If you’ve been around this space for any length of time at all, you know I’ve talked quite a bit in this space about my struggles with depression, and how it often centers itself around my lack of success as a writer. Often I’ll become overwhelmed by an obsession with my own failures that sucks me into a spiral of darkness and self-loathing.
And the truth is I have had a fair number of “failures” in my life, particularly in my efforts as a writer. But in my days of calm when the clouds of depression aren’t casting their black shadows on my life, I can say that there is a great deal to be thankful for in failure.
Of course it goes without saying that no one wants to fail. No one wants to send out a manuscript and have it rejected. In our minds the perfect world would be filled with one success after another, triumph upon triumph, world without end. But the truth is there are real benefits to failure and defeat.
Failure builds…well most people would say character. Which is probably true, except “character” is a pretty difficult thing to pin down under one definition. So I’ll use my own squiffy words if its all the same to you. Failure builds thickness. Thickness of heart. Thickness of soul. Thickness of skin.
Cuts and scabs and blisters aren’t things anyone would wish for, but when they’ve healed, they leave behind tissue that is tougher and more resilient than it ever could have been before. Failure does the same for the soul. It thickens us up, gives us strength we didn’t have before.
But more than that, failure can be catalyst for innovation and creativity. Consider the plight of the failed writer for a moment. He’s written any number of stories that went nowhere commercially. Over and over he’s read the rejection form letters in his email inbox with a sinking heart. And yet, for some reason, he won’t give up. Maybe he can’t give up. Who can say?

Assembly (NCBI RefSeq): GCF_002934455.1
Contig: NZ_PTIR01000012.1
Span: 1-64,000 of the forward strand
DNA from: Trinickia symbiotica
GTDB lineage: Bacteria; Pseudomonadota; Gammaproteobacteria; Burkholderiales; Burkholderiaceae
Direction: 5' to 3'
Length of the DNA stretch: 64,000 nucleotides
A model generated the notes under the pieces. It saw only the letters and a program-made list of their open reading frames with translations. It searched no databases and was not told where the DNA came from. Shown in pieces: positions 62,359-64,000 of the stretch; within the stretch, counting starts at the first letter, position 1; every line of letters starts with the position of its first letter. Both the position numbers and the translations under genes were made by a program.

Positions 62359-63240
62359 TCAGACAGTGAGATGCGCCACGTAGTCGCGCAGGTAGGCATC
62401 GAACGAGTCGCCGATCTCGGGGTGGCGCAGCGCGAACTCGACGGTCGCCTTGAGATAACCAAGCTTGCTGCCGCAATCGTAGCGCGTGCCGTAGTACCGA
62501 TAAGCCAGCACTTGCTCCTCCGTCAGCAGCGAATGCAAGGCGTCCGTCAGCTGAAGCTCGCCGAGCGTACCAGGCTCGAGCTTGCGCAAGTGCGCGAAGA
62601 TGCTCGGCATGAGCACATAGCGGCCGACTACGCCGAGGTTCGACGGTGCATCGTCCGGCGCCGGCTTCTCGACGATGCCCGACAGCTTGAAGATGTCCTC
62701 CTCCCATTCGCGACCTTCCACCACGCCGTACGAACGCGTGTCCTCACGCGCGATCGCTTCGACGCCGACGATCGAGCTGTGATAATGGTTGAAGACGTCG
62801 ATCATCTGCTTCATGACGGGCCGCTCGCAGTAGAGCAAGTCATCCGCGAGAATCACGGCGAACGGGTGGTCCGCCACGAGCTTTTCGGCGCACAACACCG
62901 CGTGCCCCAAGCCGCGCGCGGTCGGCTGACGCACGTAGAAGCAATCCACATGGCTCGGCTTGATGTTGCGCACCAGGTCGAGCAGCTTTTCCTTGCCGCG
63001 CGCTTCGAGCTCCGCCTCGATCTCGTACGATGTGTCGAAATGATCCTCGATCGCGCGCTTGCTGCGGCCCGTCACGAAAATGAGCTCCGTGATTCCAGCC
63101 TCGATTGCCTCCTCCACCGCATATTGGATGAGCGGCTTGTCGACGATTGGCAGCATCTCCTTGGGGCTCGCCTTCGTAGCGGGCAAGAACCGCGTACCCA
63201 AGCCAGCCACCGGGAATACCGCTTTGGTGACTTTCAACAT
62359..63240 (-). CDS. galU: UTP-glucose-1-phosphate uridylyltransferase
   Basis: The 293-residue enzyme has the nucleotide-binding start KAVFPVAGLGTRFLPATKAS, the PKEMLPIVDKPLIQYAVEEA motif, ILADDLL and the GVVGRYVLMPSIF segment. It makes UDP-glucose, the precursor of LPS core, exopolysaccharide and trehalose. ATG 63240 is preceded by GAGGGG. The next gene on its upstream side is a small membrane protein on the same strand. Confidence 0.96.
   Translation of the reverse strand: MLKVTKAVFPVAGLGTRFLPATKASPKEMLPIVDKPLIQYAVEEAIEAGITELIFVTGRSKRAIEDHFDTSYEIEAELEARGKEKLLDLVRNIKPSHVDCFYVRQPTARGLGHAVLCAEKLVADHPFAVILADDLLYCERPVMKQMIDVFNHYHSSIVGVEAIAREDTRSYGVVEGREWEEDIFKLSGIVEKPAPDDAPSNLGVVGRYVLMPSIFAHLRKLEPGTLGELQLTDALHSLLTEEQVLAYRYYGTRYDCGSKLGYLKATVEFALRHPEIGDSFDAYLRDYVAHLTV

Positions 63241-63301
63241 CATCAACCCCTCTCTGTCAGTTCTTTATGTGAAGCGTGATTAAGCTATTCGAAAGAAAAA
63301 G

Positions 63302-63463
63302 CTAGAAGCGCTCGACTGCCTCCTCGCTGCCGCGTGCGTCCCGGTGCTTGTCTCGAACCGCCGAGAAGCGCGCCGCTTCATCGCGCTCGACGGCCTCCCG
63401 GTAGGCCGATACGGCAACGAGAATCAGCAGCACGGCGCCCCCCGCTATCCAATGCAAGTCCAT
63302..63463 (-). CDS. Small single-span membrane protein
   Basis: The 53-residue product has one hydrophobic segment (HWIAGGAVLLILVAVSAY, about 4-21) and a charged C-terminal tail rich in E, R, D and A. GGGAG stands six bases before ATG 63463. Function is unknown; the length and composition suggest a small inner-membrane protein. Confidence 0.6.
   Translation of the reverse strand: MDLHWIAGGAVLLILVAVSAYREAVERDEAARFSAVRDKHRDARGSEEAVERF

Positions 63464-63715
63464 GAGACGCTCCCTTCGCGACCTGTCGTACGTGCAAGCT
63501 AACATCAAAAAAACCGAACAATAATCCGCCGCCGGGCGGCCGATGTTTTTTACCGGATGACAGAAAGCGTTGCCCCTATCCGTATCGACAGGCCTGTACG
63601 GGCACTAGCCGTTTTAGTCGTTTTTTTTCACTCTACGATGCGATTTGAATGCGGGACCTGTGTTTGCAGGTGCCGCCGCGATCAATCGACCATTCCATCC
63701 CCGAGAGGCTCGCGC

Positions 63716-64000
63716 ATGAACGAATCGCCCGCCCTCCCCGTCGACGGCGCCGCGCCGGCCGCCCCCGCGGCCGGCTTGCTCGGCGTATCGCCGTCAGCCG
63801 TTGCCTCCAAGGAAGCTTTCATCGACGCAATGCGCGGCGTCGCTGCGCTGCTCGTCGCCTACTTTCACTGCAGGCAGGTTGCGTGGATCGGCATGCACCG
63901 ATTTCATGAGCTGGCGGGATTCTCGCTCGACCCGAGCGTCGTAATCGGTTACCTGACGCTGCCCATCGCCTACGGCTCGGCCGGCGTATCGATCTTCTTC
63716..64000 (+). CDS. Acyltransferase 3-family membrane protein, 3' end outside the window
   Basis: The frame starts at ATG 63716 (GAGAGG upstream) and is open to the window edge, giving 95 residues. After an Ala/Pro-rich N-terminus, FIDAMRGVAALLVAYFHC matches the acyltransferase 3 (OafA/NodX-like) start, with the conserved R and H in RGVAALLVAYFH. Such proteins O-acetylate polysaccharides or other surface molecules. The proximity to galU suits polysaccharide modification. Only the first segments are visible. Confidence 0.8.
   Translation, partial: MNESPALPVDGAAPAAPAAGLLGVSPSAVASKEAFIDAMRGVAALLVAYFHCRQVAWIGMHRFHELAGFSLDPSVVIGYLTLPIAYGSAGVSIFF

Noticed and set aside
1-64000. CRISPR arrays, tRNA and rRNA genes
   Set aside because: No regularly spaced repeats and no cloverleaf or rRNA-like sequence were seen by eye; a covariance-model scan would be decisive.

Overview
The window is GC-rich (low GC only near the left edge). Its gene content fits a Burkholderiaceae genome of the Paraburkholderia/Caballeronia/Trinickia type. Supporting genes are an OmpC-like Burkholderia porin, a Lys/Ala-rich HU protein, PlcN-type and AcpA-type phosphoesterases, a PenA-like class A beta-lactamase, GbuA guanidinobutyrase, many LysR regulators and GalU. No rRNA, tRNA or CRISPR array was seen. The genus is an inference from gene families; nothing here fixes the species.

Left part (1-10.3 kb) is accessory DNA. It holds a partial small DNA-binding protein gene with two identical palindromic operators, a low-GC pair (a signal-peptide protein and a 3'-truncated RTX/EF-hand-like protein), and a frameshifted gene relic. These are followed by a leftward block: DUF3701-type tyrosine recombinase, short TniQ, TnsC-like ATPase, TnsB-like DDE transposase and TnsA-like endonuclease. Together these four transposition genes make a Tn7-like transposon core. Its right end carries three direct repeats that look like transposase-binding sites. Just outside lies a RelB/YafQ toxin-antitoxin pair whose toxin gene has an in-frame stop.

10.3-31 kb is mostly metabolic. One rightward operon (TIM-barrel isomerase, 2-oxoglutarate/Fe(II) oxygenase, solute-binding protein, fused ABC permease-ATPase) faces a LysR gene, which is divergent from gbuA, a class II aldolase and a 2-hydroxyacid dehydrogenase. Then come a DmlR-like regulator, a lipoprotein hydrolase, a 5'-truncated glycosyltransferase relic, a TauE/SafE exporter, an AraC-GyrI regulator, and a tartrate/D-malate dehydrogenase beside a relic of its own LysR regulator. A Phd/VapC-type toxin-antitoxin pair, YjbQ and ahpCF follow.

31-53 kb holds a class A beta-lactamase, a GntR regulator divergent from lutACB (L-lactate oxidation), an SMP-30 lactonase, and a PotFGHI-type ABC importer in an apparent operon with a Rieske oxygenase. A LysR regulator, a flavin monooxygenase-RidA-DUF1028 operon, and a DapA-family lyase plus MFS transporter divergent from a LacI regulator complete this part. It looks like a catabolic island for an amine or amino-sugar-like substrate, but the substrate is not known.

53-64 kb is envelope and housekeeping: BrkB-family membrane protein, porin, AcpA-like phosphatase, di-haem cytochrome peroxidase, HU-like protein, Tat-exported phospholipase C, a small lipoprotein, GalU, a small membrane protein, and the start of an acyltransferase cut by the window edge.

Now consider his successful counterpart. She is the one who sold the first novel she ever wrote, hurtled to meteoric stardom in the matter of a few short months and raked in millions from the sales of her books.
Of these two, who is the one most likely to grow as a writer? Who is the one most likely to take risks, to try new things, to stretch their limits beyond what they’re fully comfortable with? Our successful example may very well find herself confined to the genre and style of fiction that won her stardom. She may consider branching out, trying new things, but before she does she must stop and consider: “What will my fans think?” “How will my public react?” “What if I fail?”
The failure on the other hand is unfettered by these worries. He knows exactly what will happen if he fails. He’s been there. He’s done that. He’s got the kitschy coffee mug.
Out of a hundred failures, what’s one more? Why not try something bold and original? Why not do something no one thinks will work? If falls flat on his face, who will be surprised?
And this, I believe, is the true grace of failure. As an “aspiring” writer, you literally have nothing to lose. Your maybe ten Twitter friends (Oh, sure, you’ve got lots more “followers” than that, but in my experience it’s only ten or so that really care) aren’t going to turn on you like ravenous piranha if you drop of a dud of a door-stopper on them. No one is going to stop you in the supermarket to eviscerate you for writing an entire novel in second-person future-tense.
And that makes you the most important thing in the literary community today. Because who’s going to be the one to break out with something inventive and groundbreaking, a book that through caution to the wind, pulls out all the stops, and charges ahead with wanton enthusiam?
A failure, that’s who. Someone who’s tried everything twice, and couldn’t quite make it work. Someone with absolutely nothing to lose.
This isn’t a call to flip the middle finger to the mainstream. This isn’t a screed against successful fiction writers. But it is a call to stop trying to do what’s cool and popular. It is an appeal to start writing freely and without fear.
Only when you learn to embrace the benefits of failure can you unlock your true potential for success. Only then can you become the writer you were meant to be.
Middle fingers are so funny! 🙂
And yes, those who have struggled the most are often the ones who are the most creative. The rejected artist, the bullied kid, the homeless guy- they’ve got nothing to lose.
Everyone hates their own writing. It’s a forward momentum thing. Just don’t give up and don’t quit your day job. =)
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